Field Notes

Tips for Food Safety in the New Year

The start of a new year offers the opportunity to reflect and consider what you can do to make your life happier and healthier. Resolve to be food safe this year and reduce your risk of food poisoning with tips from Home Food Safety, a public awareness campaign from the Academy of Nutrition and Dietetics (the Academy) and ConAgra Foods.

“While many focus resolutions on health goals like weight loss or training for a marathon, it’s also important to consider food safety,” says Joy Dubost, an RD and Academy spokesperson. “By following a few simple steps to safely handle food at home, you can keep food safe and dramatically reduce your risk of food poisoning.”

In fact, according to the Centers for Disease Control and Prevention (CDC), 85% of all foodborne illness can be prevented if people just handled food properly.

“The reality is that one in six Americans is sickened by food poisoning each year, and while it may mean flu-like symptoms for some, foodborne illness can cause severe and even life-threatening illnesses in others, including young children and infants, pregnant women, older adults, and people with chronic diseases like diabetes,” Dubost says. “Food safety is an important investment in your family’s health.”

Dubost offers the following advice from www.HomeFoodSafety.org:

• Wash your hands. Hand washing has the potential to save more lives than any single vaccine or medical intervention, according to the CDC. Wash hands thoroughly in warm, soapy water for at least 20 seconds.

• Buy and use a food thermometer. The only way to determine if harmful bacteria have been eliminated is to cook food to a safe minimum internal temperature. Always use a food thermometer to ensure food is fully cooked. Don’t rely on sight, smell, or taste.

• Keep it clean. Use hot, soapy water to wash countertops and surfaces, cutting boards, refrigerator door handles, and utensils. After cleaning, keep it clean by avoiding cross-contamination. Start by washing hands thoroughly after handling raw meat, poultry, seafood, or eggs. And use a separate cutting board for raw meat and poultry from the cutting board you use for ready-to-eat foods such as bread and produce. Wrap raw meat and poultry in sealed containers or plastic bags and place on the bottom shelf of the refrigerator to prevent the raw meat juices from dripping onto other foods and surfaces.

• Safely store leftovers. Perishable food shouldn’t be left at room temperature for more than two hours. Refrigerate or freeze leftovers within two hours of serving or throw them out. (In hot weather, when 90° F or above, toss within one hour of serving.) Use an appliance thermometer to check that the refrigerator is cooling to 40° F or below and the freezer to 0° F or below.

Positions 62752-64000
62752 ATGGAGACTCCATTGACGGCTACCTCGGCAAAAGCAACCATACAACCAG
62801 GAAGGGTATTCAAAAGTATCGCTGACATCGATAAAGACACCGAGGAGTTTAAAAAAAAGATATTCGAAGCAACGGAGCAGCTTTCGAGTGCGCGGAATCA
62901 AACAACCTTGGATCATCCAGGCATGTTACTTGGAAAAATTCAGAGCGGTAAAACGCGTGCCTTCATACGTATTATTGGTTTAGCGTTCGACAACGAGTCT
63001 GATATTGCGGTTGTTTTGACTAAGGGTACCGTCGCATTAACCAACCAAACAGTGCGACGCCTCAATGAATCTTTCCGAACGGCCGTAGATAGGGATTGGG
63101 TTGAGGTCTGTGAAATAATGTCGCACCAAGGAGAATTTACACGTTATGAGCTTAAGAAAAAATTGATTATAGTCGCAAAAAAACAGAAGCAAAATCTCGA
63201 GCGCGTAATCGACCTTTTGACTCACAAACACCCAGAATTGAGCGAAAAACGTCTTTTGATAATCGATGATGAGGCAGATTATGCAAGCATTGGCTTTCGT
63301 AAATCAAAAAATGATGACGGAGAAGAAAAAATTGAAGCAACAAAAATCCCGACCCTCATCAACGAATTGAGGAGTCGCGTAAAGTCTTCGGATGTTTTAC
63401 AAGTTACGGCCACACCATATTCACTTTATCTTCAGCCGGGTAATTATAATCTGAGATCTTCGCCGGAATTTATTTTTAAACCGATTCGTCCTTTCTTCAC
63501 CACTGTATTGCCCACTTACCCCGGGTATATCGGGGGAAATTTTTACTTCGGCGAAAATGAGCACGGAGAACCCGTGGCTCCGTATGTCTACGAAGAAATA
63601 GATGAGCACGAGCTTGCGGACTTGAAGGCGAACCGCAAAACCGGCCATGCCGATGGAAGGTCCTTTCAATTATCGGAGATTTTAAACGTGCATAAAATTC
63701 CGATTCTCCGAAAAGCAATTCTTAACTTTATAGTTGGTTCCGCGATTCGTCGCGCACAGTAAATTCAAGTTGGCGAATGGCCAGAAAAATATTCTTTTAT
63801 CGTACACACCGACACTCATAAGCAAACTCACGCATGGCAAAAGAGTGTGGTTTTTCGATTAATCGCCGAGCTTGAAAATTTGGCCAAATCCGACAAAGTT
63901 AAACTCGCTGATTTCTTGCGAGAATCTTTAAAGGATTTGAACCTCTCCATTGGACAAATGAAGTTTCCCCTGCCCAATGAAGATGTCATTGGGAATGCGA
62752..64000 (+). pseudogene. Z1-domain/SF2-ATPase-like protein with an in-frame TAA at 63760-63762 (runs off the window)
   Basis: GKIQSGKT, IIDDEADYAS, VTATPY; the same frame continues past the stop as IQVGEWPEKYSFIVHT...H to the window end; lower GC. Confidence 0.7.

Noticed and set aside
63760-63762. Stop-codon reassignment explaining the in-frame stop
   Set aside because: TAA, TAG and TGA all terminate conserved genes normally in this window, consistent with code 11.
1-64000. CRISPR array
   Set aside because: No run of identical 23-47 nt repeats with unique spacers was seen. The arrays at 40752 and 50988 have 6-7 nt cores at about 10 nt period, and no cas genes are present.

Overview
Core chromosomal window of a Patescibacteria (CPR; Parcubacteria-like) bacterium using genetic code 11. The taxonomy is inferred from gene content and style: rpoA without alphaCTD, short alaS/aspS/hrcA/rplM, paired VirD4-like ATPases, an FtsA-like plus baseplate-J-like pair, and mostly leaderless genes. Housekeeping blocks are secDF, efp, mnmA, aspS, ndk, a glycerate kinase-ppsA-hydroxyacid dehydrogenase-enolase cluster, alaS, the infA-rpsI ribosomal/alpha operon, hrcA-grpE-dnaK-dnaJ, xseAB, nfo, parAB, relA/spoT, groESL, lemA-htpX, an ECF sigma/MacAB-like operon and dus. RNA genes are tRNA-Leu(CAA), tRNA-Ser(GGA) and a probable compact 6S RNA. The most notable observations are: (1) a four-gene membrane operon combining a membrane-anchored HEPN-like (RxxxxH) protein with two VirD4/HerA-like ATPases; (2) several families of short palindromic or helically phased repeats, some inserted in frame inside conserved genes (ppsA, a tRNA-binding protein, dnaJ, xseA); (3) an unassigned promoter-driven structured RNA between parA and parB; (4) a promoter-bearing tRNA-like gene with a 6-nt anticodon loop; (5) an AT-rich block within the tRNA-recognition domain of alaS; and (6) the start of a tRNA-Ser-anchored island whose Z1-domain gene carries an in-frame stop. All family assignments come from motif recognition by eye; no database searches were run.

For more simple steps to safely handle food at home and reduce your risk of food poisoning, visit www.HomeFoodSafety.org.

— Source: Academy of Nutrition and Dietetics


Low-Income Kids Eat More Fruits, Vegetables When in School

The fruits and vegetables provided at school deliver an important dietary boost to low-income adolescents, according to Meghan Longacre, PhD, and Madeline Dalton, PhD, of Dartmouth Hitchcock’s Norris Cotton Cancer Center and The Hood Center for Children and Families. In a study released in Preventive Medicine, Longacre and Dalton found that fruit and vegetable intake was higher among low-income adolescents on days when they consumed meals at school compared with days when they weren’t in school. The opposite was true for high-income adolescents, who consumed fewer fruits and vegetables when school was in session, compared with summer months. While in school, all students consumed fruits and vegetables with similar frequency regardless of income level.

According to Longacre, “Innovation in school food offerings for kids has emphasized increased consumption of fruits and vegetables and it’s working for low-income kids, but the evidence shows that a different strategy may be needed to have the same positive effect on high-income kids.”

The Dartmouth research team, led by Dalton and Longacre, surveyed 1,885 New Hampshire and Vermont middle school students and their parents by phone. Using a unique longitudinal study design, they created a type of “natural experiment” by randomly allocating participants to be surveyed at different times of the year. This created comparable groups of adolescents who were, or weren’t, being exposed to school food by virtue of when they were surveyed. This facilitated comparison of fruit and vegetable consumption during the school months and over the summer. The survey asked the adolescents to recall fruit and vegetable consumption in the previous seven days. And no, fries don’t count.

Previous studies demonstrated that kids from low-income households eat fruits and vegetables less often than their high-income peers, but whether school food mitigates the situation was an open question. By comparing consumption in and out of school by income group, Longacre and Dalton provide key data to inform national policy about resource allocation for meals in schools.

According to Dalton, “This study confirms that the national and regional school food programs provide an important source of fruits and vegetables for low-income adolescents, which we know is a key indicator of dietary quality.”

Longacre adds, “Schools clearly have a role in providing healthful foods to children. Our data suggest that the most vulnerable students are benefitting the most from school food.”

— Source: Norris Cotton Cancer Center Dartmouth-Hitchcock Medical Center